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A beam of light of wavelength 400nm and power 1.55mW is directed at the cathode of a photoelectric cell. If only $10\% $ of the incident photons effectively produce a photoelectron, then find current due to these electrons. (Given $hc = 1240eV - nm$,$e = 1.6 \times {10^{ - 19}}C$
(A) $5\mu A$
(B) $40\mu A$
(C) $50\mu A$
(D) $11.4\mu A$

Last updated date: 13th Jun 2024
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Hint: The energy of an incident photon is given by the expression, $E = \dfrac{{hc}}{\lambda }$. This value gives the number of electrons photons which can be produced per second, which also gives the number of electrons emitted per second. This can be further used to calculate the value of photocurrent by the relation $I = e \times n$.
Formula used:
$E = \dfrac{{hc}}{\lambda }$
$\dfrac{c}{\lambda } = \upsilon $
$P = nE$
$I = e \times n$
Where, E is the energy of an incident photon
h is the Planck’s constant which is equal to $6.62 \times {10^{ - 34}}{m^2}kg/s$
c is the speed of light which is equal to $3 \times {10^8}m/s$
$\lambda $ is the wavelength of electromagnetic wave used
$\upsilon $ is the frequency
$e$ is the charge on electron which is equal to $1.6 \times {10^{ - 19}}C$
$I$ is the value of photocurrent.
P is the power
n is the number of photons produced per second

Step by step answer
During the photoelectric effect, the photon strikes the atom with an energy E which is a function of its frequency.
$E = h\upsilon $
Since in the question, frequency is not given, the term $\dfrac{c}{\lambda } = \upsilon $ is used.
So the energy of the photon,
$E = \dfrac{{hc}}{\lambda }$
The value of hc is given $1240eV$
We know that $1eV = 1.6 \times {10^{ - 19}}J$
 $hc = 1240 \times 1.6 \times {10^{ - 19}}J - nm$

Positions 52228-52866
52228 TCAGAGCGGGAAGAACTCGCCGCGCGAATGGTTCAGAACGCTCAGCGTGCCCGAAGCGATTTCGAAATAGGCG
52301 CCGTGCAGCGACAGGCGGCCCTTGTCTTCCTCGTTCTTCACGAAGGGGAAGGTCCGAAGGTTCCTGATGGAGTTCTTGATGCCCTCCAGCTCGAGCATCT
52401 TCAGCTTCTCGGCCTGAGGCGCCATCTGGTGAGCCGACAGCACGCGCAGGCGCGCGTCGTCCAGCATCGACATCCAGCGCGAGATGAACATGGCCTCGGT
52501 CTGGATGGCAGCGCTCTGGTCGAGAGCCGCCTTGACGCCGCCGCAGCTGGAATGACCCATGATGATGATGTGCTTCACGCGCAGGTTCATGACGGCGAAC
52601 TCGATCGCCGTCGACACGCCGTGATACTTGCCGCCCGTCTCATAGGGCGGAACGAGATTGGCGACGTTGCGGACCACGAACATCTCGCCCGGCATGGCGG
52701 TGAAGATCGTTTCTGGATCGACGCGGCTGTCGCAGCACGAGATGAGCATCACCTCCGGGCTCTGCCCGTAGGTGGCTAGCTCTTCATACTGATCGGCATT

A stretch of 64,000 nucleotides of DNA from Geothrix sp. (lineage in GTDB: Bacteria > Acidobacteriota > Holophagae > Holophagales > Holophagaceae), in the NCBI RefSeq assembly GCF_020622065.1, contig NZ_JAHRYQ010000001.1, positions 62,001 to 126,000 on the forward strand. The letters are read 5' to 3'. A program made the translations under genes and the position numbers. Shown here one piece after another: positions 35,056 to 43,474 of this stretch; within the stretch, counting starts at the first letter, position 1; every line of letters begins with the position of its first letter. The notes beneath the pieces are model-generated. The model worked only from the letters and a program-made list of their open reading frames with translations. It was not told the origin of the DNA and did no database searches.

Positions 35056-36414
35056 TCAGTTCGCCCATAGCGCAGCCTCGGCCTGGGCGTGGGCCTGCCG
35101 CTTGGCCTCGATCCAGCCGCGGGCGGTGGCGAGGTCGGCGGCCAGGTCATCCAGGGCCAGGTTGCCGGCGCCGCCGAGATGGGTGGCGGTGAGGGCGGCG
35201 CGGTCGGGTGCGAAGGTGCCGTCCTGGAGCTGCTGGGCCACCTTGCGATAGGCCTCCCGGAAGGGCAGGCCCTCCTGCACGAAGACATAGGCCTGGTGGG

($nm$refers to nanometers)
$hc = 1984 \times {10^{ - 19}}J - nm$
$E = \dfrac{{hc}}{\lambda } = \dfrac{{1984 \times {{10}^{ - 19}}J - nm}}{{400nm}} = 4.96 \times {10^{ - 19}}J$
Therefore the number of the photons is given by-
$n = \dfrac{P}{E}$
Where P is the power given in the question as, $1.55mW$
Writing in SI units-
$n = \dfrac{{1.55 \times {{10}^{ - 3}}}}{{4.96 \times {{10}^{ - 19}}}} = 3.125 \times {10^{15}}$
Number of photons used to produce the photoelectric current are only $10\% $so,
$n = 3.125 \times {10^{15}} \times \dfrac{{10}}{{100}}{s^{ - 1}}$
$n = 3.125 \times {10^{14}}$
This also the number of electrons which produce current,
Now the photocurrent ‘I’ can be calculated as-
$I = e \times n$
Given, $e = 1.6 \times {10^{ - 19}}C$
$I = 1.6 \times 3.125 \times {10^{14}} \times {10^{ - 19}}$
$I = 5 \times {10^{ - 5}}A$
$I = 50 \times {10^{ - 6}}A

Therefore option (c) is correct.

Note: The energy of a photon can be written as a function of its wavelength but it is not the ideal expression because the wavelength of the light can be changed. When the light passes through a medium, its speed decreases significantly, as the frequency of the light remains constant, its wavelength changes. Similar effect occurs in the Doppler effect as well, where red-shift (increase in wavelength) and blue-shift (decrease in wavelength) is observed.